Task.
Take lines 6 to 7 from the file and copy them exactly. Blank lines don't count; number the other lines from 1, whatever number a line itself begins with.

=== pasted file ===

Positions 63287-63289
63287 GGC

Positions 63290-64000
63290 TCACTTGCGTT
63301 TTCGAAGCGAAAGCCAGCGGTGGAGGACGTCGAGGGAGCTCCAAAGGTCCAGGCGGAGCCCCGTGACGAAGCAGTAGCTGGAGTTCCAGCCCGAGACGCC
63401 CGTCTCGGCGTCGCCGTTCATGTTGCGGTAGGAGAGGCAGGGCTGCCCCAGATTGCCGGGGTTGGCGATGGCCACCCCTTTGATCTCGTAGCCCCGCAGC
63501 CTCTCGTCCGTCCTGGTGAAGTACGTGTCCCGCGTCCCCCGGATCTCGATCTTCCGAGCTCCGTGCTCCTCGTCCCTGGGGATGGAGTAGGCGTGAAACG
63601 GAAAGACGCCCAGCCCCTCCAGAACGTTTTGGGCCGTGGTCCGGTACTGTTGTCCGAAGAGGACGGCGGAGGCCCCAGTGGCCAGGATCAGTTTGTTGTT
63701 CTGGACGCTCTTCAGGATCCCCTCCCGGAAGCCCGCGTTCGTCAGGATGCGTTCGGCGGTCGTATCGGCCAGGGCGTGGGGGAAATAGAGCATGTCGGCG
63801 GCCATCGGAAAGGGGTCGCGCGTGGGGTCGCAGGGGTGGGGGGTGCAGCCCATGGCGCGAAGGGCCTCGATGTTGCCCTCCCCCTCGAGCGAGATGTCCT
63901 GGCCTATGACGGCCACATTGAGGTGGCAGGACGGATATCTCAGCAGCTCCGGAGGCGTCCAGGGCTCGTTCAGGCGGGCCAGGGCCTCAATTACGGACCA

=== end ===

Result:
63401 CGTCTCGGCGTCGCCGTTCATGTTGCGGTAGGAGAGGCAGGGCTGCCCCAGATTGCCGGGGTTGGCGATGGCCACCCCTTTGATCTCGTAGCCCCGCAGC
63501 CTCTCGTCCGTCCTGGTGAAGTACGTGTCCCGCGTCCCCCGGATCTCGATCTTCCGAGCTCCGTGCTCCTCGTCCCTGGGGATGGAGTAGGCGTGAAACG